New bacterial meal may help promote robust immune response in shrimp


The study, published in Frontiers in marine sciences, And led by Dr Orapint, Department of Aquaculture, Faculty of Fisheries, Kasetsart University, Bangkok, reported that meal from methanotrophic bacteria can fully replace fish meal in white shrimp diets.

At a 15% inclusion rate, FeedKind in shrimp diets, the researchers said, showed no adverse effects on growth performance, feed utilization, and survival rate.

In addition, they noticed shrimp in the to study, Which was funded by Calysta, has demonstrated increased tolerance to the disease when faced with V. parahaemolyticus, The causative agent of early mortality syndrome (EMS), indicating that the bacteria’s meal protein may help promote a robust immune response.

EMS is one of the biggest issues facing shrimp farming today, having cost the industry billions of dollars since it was first identified in Asia in 2009.

The study

The growth test consisted of four treatments and five repeats of each:

  • T1: a fishmeal-based control containing 15% fishmeal and 3 diets with graduated levels of methanotrophic bacteria meal.
  • T2: 5% flour from methanotrophic bacteria
  • T3: 10% flour from methanotrophic bacteria
  • T4: 15% flour from methanotrophic bacteria.

The authors explained that the shrimp were fed ad libitumfor six weeks on test diets to assess growth.

After the growth test, three replicates of the same groups were exposed to V. parahaemolyticusby a single bath challenge and maintained for an additional 15 days on the same regimens as the growth study to assess survival and resistance, the researchers said.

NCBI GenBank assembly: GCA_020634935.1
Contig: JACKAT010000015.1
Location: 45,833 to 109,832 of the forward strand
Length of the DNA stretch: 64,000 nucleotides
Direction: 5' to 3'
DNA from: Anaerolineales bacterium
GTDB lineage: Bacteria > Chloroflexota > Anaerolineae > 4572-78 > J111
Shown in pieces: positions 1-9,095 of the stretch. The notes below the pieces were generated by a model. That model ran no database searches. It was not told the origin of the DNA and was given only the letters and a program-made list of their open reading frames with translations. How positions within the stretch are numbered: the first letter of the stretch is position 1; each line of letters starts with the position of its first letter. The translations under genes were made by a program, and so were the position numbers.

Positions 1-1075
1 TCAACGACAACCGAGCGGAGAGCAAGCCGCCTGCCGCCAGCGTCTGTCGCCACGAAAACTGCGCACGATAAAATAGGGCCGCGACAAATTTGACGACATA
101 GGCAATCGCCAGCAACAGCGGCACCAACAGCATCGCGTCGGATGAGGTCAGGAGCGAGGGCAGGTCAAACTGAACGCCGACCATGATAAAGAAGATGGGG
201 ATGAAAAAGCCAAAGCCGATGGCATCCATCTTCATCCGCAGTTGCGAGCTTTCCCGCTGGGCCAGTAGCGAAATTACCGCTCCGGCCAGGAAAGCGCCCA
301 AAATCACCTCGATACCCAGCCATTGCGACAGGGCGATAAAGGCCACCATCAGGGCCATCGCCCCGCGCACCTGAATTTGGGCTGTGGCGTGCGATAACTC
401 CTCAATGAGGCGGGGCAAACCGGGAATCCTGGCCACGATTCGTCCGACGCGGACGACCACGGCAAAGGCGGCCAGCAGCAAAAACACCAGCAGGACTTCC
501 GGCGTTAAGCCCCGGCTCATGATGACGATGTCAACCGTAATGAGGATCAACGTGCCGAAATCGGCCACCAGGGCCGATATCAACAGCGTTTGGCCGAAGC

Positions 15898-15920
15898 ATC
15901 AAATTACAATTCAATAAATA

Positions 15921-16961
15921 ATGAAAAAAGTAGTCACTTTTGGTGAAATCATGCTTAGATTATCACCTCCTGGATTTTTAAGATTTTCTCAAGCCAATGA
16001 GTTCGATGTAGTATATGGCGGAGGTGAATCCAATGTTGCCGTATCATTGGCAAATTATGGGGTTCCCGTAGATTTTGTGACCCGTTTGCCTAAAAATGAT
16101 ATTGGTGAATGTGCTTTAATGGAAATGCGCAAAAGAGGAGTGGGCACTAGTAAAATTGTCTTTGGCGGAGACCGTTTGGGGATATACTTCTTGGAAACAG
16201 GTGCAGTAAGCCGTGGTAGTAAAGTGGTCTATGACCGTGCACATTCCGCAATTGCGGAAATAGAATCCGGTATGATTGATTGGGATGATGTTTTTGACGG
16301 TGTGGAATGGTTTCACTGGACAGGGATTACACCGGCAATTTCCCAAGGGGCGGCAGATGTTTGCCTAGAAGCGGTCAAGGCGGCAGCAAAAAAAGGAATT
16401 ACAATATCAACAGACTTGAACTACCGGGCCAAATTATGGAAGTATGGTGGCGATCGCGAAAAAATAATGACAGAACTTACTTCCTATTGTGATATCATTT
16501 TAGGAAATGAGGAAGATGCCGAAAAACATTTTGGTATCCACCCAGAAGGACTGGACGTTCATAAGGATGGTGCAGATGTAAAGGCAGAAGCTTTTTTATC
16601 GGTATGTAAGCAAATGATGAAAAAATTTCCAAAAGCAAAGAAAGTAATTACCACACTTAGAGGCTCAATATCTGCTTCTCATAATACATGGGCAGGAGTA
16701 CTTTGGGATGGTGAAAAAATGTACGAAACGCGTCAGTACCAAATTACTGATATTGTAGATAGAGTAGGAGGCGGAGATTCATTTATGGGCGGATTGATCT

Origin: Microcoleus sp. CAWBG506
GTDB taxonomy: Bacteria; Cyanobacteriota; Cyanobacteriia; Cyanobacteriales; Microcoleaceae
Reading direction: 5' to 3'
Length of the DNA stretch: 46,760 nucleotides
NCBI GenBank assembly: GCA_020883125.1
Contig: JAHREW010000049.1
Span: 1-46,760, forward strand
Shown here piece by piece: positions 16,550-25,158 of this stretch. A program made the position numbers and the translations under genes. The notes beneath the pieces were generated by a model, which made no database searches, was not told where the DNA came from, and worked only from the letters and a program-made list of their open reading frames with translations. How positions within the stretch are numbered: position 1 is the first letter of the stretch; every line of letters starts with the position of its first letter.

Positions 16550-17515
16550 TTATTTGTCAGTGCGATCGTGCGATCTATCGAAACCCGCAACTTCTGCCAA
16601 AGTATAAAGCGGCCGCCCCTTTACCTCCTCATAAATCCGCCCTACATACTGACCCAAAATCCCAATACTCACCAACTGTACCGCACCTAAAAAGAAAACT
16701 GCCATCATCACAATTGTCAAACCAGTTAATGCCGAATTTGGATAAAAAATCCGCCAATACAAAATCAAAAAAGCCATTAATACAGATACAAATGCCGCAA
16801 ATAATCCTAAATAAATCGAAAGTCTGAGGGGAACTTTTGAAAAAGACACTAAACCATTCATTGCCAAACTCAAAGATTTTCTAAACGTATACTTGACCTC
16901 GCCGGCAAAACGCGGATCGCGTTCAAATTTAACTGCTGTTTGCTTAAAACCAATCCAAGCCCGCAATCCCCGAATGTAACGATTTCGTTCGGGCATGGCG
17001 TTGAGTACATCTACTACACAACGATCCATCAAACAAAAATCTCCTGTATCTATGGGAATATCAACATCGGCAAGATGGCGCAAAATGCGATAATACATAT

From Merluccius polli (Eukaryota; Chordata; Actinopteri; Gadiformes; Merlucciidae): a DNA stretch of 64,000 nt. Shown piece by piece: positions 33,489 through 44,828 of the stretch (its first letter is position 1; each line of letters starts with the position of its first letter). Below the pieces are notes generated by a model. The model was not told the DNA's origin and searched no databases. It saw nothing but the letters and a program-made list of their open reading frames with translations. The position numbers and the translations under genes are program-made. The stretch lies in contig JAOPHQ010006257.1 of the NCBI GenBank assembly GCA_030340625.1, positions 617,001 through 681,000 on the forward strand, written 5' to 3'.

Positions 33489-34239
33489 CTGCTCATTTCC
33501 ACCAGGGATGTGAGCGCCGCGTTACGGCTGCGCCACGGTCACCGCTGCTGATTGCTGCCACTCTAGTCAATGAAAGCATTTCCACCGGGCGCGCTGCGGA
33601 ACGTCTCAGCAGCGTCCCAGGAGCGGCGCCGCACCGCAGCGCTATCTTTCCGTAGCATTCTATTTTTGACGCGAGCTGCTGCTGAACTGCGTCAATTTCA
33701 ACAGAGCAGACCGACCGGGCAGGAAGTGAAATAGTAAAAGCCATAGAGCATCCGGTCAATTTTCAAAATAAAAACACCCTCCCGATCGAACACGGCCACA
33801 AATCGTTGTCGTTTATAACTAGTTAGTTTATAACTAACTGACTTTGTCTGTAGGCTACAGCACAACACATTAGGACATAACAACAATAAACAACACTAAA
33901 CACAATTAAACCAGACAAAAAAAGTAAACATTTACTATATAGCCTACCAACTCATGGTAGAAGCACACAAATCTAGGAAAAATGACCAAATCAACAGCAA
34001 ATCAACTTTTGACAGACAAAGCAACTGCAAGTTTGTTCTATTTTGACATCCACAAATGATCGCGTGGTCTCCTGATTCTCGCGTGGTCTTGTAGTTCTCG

Results

No significant difference in survival or growth performance including final weight, weight gain, specific growth rate, feed consumption or FCR of white shrimp fed feed containing methanotrophic bacteria meal or control diets for six weeks.

Immune markers such as hemocyte count, phenoloxidase, superoxide dismutase, and lysozyme activity were similar in all groups after the six-week feeding trial, the team noted.

They said that in the V. parahaemolyticuschallenge, the flour of methanotrophic bacteria in the diet significantly promoted the survival rate and reduction of Vibrio sp.in the hepatopancreas of white shrimp.

“Hemocyte count and phenoloxidase activity showed no significant difference between treatment-by-diet groups, but hemolymph protein was significantly higher in shrimp-fed diets containing 15% of the meal. of methanotrophic bacteria after challenge. ”

The VibrioThe number of hepatopancreatic colonies in the treatment groups were all significantly lower than in the control, they added.


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